The 2016 presidential election is a year and a half away, and while the Republican field is expanding by the day, there are only two candidates currently on the Democratic sideline. Though the general consensus is that Hillary Clinton will challenge with winner of the Republican primary, Independent Sen. Bernie Sanders is starting to make some noise.
The list of Republicans running for their shot at the White House is seemingly endless. With names like Sen. Marco Rubio, Sen. Ted Cruz, and Sen. Rand Paul all recently declaring, and others such as former Florida Gov. Jeb Bush, and current governors Chris Christie and Bobby Jindal all expecting to announce their intentions sometime this summer, Republican voters have a buffet of candidates to choose from. On the flip side, Democrats haven’t been offered that luxury. Hillary Clinton is the clear frontrunner, not just in the primary, but also against potential Republican challengers in the general election. Despite this, Sanders has been able to gain grass roots support, especially from those on the left who are tired of the “politics as usual” stigma attached to Clinton. According to a new Quinnipiac University poll released on May 28, Bernie Sanders has tripled his support with Democrats over the last month, from 5 percent, to 15 percent.
The growing trend of populism pushed by Sanders is concerning to Republicans, and to Clinton herself. Republicans don’t believe that Sanders can really win the primary, Clinton’s cash will all but squash that, but where Sanders can pull Clinton is what worries them the most.
Clinton is considered politically left of center, or even center right to some. Establishing close ties to Wall Street, creating a not so progressive record on foreign policy, and her longevity in the corrupt town of Washington D.C., the former Senator of New York has created question marks with many potential voters. Sanders and his approach comes from the left, openly identifying himself as a Democratic Socialist, the Independent from Vermont isn’t shy about his economic plans that include taxing the top one percent at rates not seen since Dwight Eisenhower was president, ironically a Republican.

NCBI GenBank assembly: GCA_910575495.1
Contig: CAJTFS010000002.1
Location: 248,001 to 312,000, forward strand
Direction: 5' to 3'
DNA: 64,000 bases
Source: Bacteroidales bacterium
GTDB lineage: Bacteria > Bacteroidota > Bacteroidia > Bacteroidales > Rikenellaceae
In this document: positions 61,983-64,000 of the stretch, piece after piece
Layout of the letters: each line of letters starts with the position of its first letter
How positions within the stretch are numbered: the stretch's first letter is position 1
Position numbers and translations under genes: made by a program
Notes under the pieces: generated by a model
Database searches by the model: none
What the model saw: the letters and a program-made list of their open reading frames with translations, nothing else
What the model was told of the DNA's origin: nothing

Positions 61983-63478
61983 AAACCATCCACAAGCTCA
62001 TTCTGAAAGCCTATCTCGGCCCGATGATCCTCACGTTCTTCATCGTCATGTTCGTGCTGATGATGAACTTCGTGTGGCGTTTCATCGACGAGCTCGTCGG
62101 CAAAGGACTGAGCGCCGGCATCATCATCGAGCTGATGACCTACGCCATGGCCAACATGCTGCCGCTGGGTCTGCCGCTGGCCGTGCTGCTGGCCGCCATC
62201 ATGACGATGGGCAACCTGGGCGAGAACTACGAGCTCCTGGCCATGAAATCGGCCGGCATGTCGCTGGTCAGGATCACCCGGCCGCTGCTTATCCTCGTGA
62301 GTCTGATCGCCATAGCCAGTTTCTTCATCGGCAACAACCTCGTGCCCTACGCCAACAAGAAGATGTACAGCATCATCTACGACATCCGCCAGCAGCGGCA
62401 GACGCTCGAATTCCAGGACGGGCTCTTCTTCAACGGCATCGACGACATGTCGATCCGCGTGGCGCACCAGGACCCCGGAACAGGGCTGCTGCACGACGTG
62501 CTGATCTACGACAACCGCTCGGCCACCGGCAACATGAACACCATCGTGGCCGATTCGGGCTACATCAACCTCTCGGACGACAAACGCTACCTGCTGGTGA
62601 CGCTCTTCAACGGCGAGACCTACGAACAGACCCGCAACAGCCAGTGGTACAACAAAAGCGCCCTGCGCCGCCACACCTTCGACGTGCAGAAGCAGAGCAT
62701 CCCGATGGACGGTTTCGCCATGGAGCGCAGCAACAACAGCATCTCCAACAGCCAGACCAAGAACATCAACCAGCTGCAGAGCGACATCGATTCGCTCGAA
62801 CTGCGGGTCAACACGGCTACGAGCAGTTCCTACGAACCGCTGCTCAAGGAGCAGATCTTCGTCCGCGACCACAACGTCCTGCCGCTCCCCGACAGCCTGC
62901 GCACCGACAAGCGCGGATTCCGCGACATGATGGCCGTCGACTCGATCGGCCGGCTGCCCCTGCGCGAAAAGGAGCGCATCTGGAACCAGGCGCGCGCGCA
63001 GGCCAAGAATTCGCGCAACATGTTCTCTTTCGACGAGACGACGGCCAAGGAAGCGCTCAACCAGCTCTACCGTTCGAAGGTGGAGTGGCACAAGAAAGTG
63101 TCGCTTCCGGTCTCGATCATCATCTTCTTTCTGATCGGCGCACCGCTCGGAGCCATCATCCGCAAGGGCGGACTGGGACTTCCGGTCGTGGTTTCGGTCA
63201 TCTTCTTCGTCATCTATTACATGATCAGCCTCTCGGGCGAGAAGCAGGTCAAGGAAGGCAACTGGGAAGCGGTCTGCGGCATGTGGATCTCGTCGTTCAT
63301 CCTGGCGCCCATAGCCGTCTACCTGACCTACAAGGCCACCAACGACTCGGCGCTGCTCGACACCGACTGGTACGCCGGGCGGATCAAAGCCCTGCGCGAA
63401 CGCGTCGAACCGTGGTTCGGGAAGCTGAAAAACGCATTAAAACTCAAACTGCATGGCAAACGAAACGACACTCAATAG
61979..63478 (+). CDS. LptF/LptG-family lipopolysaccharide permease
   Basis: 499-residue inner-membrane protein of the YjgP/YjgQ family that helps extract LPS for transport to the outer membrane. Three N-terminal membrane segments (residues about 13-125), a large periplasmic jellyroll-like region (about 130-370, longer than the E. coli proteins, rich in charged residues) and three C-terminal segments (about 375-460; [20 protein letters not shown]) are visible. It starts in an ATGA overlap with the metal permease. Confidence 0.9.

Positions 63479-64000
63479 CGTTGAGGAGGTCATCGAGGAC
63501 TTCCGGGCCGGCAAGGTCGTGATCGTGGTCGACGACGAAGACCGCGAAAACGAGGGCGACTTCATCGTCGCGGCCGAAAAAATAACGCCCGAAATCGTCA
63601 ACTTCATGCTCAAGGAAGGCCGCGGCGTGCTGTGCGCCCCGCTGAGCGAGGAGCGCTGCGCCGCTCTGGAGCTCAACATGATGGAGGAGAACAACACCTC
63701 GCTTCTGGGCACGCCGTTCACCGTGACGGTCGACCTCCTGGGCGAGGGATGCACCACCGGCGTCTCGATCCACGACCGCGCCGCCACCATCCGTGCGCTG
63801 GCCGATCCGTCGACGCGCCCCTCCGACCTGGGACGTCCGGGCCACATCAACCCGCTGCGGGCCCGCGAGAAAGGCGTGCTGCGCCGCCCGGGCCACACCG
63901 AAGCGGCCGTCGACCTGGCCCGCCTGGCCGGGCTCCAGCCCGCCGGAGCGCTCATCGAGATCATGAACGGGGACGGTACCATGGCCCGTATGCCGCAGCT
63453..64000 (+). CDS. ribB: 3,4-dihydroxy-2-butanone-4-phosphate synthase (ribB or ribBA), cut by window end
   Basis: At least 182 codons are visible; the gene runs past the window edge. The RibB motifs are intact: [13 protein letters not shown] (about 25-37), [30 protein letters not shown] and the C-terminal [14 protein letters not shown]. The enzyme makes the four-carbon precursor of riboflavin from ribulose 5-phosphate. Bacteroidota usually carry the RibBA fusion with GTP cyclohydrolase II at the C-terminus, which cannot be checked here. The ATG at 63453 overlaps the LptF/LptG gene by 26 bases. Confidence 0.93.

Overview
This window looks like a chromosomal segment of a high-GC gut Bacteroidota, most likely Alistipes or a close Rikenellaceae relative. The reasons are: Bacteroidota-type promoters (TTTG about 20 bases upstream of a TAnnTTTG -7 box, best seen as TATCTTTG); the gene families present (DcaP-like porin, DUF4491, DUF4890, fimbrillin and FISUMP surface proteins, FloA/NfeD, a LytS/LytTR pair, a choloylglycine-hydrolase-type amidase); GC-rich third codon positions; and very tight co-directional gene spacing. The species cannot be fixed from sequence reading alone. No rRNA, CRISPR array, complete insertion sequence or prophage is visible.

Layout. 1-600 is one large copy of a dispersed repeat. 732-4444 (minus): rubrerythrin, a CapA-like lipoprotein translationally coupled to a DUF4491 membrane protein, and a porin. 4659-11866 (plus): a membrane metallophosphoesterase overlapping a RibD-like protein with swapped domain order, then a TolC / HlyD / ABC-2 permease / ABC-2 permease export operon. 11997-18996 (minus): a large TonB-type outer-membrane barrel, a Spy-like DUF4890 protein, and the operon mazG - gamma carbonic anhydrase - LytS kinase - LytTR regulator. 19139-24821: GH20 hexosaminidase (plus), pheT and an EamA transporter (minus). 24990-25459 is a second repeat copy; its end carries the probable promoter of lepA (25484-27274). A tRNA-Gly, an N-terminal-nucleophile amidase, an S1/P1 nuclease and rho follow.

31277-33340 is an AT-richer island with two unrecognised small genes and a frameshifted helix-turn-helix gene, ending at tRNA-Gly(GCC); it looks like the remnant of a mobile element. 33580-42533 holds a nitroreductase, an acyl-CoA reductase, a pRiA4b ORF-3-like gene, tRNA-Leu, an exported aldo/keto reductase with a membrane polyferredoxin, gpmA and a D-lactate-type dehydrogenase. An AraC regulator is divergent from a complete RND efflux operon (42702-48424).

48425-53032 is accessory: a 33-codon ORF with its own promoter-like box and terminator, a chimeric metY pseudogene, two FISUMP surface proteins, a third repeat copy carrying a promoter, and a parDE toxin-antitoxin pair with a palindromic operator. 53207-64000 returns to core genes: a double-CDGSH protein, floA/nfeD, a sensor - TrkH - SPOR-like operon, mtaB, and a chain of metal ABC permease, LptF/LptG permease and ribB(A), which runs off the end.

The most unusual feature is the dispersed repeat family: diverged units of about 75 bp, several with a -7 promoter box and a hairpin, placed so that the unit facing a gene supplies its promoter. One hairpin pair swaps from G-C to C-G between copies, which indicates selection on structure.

Unlike Clinton, Sanders was against the Iraq War from the start, something that continues to be a stain on the record of every Congressperson who recorded a vote of “Yes,” Clinton included. Calls to bring back out troops, reduce military spending, and using the money saved for education, infrastructure investment and getting health care and jobs to our returning veterans, Sanders strikes a tone that resonates with many.
While Republicans don’t exactly fear Sanders pulling the upset of a lifetime and defeating Hillary Clinton in the primary, the end game is what worries them. Clinton might be forced to move left on issues that most Americans support, and if she does, Republicans will be in big trouble.